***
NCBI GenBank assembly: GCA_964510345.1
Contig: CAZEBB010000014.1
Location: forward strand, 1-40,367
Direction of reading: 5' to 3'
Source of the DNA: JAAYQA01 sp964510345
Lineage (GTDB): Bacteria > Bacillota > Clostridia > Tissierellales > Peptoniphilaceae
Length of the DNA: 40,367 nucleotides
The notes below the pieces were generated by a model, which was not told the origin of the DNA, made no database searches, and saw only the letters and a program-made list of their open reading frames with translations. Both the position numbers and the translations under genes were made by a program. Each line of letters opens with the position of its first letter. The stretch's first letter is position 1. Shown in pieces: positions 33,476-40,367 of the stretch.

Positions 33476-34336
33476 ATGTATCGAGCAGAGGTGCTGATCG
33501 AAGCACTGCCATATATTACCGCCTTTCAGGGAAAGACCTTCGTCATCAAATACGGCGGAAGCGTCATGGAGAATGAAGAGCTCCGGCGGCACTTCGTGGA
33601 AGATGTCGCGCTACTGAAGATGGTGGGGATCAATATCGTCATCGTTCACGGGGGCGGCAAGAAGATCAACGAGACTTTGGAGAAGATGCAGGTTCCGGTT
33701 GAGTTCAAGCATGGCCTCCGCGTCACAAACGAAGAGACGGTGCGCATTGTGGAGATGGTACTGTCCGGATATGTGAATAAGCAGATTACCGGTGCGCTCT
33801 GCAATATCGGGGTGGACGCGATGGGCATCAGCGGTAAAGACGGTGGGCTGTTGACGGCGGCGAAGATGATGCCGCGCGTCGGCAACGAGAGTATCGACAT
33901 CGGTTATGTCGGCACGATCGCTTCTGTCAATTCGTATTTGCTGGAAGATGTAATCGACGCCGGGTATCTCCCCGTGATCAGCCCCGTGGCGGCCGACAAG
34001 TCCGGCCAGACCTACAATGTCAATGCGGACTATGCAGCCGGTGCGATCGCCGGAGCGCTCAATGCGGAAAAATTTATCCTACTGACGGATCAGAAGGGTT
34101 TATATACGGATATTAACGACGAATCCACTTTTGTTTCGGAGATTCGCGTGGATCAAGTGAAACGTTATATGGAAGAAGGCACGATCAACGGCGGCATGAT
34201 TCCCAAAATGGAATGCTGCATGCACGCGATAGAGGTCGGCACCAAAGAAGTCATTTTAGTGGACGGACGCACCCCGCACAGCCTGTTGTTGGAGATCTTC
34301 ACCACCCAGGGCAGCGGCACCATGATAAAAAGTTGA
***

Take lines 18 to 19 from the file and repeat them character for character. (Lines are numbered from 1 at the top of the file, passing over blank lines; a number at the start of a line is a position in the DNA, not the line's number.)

34201 TCCCAAAATGGAATGCTGCATGCACGCGATAGAGGTCGGCACCAAAGAAGTCATTTTAGTGGACGGACGCACCCCGCACAGCCTGTTGTTGGAGATCTTC
34301 ACCACCCAGGGCAGCGGCACCATGATAAAAAGTTGA